Wouldn’t be caught dead with a “latte” from Starbucks or a Coolata from Dunkin Donuts? Well, you haven’t reached the summit of coffee snobbery until you’ve had the self-proclaimed “ultimate” cup of coffee, expertly prepared by computers and pneumatic tubes at the Lower East Side’s Roasting Plant. Since opening last spring, business has been hopping at the sleek Orchard Street café; coffee aficionados are drawn back as much for the fresh coffee as for the experience of seeing it made.
And here, fresh means fresh; at Roasting Plant, each cup is brewed on demand. Upon placing your order – perhaps a medium “Red Eye” with Ethiopian Harrar Longberry with a shot of Sumatra Mandheling – the precise amount of beans are suctioned up through overhead pipes to be brewed on demand. At no time are the beans handled by filthy, clumsy human hands. And during the day, beans are periodically vacuumed out of bins and whisked through the pipes to the in-store roaster; about 15 minutes later they’re sent to the bins to await their future in your refined palate.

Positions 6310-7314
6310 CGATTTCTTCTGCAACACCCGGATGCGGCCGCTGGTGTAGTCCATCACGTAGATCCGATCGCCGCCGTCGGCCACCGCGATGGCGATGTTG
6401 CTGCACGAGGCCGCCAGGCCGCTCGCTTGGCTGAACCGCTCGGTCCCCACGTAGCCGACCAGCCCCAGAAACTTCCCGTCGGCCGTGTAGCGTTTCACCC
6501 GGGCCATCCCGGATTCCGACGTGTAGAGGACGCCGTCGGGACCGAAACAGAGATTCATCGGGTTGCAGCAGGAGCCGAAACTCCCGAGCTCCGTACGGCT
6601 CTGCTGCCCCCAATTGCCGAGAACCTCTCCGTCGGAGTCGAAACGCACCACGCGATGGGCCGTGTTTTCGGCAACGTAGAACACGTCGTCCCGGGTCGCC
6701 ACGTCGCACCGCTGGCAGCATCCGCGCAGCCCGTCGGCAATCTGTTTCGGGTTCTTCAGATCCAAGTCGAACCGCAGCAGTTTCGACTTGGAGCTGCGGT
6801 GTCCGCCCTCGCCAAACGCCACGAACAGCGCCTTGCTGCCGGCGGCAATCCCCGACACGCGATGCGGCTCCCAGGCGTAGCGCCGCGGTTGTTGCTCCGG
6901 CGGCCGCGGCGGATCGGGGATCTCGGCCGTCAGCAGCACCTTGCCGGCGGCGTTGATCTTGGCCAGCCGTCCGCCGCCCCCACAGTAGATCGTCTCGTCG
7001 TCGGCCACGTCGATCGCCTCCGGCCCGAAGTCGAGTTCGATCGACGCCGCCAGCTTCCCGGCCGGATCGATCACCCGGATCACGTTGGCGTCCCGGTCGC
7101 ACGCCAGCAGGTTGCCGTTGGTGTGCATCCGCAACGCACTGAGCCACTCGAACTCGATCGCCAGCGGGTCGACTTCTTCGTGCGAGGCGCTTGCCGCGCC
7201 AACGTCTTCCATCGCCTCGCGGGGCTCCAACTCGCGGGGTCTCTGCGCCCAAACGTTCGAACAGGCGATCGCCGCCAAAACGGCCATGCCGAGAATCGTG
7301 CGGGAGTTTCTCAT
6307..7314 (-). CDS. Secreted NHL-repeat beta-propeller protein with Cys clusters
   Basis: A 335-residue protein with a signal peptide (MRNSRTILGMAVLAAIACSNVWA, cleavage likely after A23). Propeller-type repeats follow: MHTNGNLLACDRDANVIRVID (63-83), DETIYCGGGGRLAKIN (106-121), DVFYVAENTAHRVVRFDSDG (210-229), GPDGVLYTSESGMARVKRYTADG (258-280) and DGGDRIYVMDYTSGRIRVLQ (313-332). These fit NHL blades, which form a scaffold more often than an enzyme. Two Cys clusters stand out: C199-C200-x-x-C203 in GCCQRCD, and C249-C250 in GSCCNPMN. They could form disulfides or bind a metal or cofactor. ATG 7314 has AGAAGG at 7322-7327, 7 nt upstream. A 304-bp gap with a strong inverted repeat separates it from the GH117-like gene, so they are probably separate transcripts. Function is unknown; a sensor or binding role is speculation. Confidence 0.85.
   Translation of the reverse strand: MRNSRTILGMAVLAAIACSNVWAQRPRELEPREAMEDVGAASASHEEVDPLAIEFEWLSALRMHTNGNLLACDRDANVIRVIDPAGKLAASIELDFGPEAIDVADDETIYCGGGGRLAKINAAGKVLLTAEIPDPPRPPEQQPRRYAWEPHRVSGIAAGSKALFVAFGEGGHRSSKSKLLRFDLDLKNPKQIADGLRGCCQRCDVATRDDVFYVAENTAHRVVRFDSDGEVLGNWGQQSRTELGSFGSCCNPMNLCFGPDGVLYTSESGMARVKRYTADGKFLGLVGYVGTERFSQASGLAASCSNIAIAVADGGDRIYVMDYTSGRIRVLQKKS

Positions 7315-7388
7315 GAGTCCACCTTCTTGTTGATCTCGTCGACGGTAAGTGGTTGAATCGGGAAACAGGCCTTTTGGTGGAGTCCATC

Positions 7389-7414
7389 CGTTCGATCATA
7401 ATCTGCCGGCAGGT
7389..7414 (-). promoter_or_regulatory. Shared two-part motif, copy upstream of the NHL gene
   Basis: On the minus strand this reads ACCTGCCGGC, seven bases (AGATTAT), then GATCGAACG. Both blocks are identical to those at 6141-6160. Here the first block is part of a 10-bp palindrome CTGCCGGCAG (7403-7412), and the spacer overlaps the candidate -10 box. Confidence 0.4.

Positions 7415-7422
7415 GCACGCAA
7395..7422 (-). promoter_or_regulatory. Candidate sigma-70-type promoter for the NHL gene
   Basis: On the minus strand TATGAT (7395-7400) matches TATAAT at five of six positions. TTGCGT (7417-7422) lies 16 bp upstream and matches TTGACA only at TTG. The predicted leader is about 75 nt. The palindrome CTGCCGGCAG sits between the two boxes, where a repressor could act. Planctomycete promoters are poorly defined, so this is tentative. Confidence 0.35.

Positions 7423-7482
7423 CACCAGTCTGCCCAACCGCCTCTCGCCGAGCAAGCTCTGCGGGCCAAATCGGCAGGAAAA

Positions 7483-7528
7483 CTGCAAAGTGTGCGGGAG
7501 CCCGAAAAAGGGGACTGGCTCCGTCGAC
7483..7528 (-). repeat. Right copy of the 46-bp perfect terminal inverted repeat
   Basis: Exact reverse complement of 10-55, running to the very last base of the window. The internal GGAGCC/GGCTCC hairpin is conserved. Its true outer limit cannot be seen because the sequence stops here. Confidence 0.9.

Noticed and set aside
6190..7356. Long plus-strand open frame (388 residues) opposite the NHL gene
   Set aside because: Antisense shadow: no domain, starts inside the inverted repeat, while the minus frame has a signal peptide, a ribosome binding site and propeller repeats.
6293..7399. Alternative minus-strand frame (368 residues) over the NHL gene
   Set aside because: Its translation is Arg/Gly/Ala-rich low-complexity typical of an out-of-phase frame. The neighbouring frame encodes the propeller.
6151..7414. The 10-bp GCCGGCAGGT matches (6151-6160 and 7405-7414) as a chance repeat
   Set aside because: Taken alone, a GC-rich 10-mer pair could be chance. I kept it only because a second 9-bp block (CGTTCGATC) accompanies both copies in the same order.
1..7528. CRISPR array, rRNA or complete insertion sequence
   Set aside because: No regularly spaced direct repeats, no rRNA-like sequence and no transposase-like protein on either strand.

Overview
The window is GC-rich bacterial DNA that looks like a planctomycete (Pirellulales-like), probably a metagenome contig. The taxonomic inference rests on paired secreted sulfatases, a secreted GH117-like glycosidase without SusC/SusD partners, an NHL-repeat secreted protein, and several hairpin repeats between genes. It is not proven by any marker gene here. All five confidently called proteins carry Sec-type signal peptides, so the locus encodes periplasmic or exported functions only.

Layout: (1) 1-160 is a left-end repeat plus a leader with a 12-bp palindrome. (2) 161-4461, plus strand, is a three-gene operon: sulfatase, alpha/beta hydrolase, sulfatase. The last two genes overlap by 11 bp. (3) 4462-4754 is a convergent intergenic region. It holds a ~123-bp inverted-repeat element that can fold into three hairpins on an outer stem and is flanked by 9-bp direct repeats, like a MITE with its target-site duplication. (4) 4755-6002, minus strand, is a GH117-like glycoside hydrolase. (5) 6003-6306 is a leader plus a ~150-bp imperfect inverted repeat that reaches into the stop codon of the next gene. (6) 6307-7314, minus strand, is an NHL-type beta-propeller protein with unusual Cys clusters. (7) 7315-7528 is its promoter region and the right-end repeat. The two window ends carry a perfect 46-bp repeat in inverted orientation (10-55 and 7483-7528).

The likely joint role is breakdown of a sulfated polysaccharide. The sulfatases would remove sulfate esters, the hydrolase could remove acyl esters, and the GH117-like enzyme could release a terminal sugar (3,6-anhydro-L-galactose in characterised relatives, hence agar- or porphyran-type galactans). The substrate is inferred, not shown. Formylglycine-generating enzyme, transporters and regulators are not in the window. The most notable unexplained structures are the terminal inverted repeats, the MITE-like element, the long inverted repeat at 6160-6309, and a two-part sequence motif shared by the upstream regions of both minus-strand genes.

Roasting Plant was started by Mike Caswell, an industrial engineer who adapted the machinery from a Swiss model. A choice of six single-origin beans can be blended to order; you can also splurge on a “flight” of different brews, each one designated by a labeled napkin and accompanied by a cup of water to cleanse the palate between sips. Have you tasted the Roasting Plant’s fresh brew yet? Is it really ultimate? (Watch a video of the process here.)